Like many of the 1,700 swimmers who will attempt to navigate Auckland's harbour crossing tomorrow morning, Bronwyn Impson's battle will be as much mental as physical.
"I'm terrified. Absolutely terrified," the 34-year South African-born social worker said.
The 2.9km distance should not be too much of a problem for Ms Impson, who is using the event as a training exercise in the build-up to the Taupo half ironman. But to complete the course - which starts at Bayswater's Quinton Park and finishes at Karanga Plaza in the Viaduct Harbour - she'll have to conquer her fear of the open water.
"Swimming has always been one of those things that I can't do," she said. "I got stuck on a different level of evolution."
Ms Impson's journey to the start line began with a marriage break-up four years ago. She asked two friends who had endured divorces how to get through it.
"One said go to therapy, which I did. The other said 'run'."
So she did, negotiating several half-marathons. It helped her find herself, but all that beating of feet took its toll. A rash of injuries made it clear she needed to change. Another friend suggested triathlon.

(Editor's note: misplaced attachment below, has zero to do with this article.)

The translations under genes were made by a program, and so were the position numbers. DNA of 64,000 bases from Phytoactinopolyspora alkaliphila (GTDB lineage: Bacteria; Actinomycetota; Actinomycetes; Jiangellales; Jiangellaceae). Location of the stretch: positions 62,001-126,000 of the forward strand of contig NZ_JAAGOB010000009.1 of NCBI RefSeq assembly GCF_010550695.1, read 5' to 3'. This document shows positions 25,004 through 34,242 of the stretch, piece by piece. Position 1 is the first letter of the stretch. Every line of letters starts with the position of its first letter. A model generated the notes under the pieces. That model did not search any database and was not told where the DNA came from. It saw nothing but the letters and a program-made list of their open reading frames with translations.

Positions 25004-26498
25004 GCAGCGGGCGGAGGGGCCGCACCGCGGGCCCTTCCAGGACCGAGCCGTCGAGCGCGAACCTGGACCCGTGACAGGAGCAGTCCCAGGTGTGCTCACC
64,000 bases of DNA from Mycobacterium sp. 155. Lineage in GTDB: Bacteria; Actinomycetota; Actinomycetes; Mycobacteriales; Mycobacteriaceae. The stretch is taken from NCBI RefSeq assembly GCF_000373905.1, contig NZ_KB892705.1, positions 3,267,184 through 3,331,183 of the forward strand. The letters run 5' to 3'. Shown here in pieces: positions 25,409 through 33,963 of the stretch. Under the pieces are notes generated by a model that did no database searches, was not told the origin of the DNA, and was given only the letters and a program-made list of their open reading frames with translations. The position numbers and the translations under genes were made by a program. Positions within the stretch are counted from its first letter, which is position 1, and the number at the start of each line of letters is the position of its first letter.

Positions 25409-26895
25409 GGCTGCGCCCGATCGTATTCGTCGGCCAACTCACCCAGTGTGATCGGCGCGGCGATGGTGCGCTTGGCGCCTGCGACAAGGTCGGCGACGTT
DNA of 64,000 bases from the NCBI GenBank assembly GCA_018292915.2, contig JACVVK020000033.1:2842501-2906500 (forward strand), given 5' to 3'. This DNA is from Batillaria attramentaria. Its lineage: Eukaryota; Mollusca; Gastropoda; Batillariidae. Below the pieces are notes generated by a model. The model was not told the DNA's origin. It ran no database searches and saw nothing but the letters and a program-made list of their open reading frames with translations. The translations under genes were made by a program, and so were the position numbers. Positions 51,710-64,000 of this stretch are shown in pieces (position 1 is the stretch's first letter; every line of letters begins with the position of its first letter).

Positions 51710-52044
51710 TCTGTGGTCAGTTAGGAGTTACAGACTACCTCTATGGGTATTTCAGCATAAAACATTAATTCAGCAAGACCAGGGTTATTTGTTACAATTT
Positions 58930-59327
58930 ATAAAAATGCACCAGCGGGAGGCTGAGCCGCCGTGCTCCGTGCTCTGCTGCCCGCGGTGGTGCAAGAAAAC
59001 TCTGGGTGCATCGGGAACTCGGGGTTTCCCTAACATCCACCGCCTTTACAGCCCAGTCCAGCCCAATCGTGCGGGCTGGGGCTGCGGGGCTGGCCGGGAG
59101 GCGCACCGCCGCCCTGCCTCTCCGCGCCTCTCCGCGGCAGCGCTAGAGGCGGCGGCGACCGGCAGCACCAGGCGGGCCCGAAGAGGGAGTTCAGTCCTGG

"I thought, 'Yeah, I can do triathlons. I can run, I can cycle. But, oh crap, I can't swim."'
Changing that has been a "very humbling process", involving technical advice from coach Ben Eitelberg of the Fitness Locker and inspiration from her job working with troubled families in Manurewa.
"Every day I work with people who have been through huge amounts of trauma and are going through things that are really hard for them.
"So, really, if I can't face my own fears then who am I to talk?"
She said tried to find every excuse to get out of it. "But come morning I am going to be on that start line with my heart in my hands - or in my stomach."
The race is the only day of the year the harbour is closed to marine traffic, according to event director Scott Rice. The 10th anniversary has attracted a record number of entries.
"It's fantastic to see the way that not just Aucklanders but swimmers from all over New Zealand and further afield have embraced the opportunity," Mr Rice said.
The weather forecast is for near-perfect conditions, with fine weather and a five-knot breeze expected. High tide is at 7.54am.
• Swim starts from Bayswater at 7am.
• Swimmers divided into six waves, based on ability.
• Record field of 1,700 entries.
• Fastest time expected to be around 33 mins. The slowest time will be 1.50 mins, after which swimmers are removed from the water.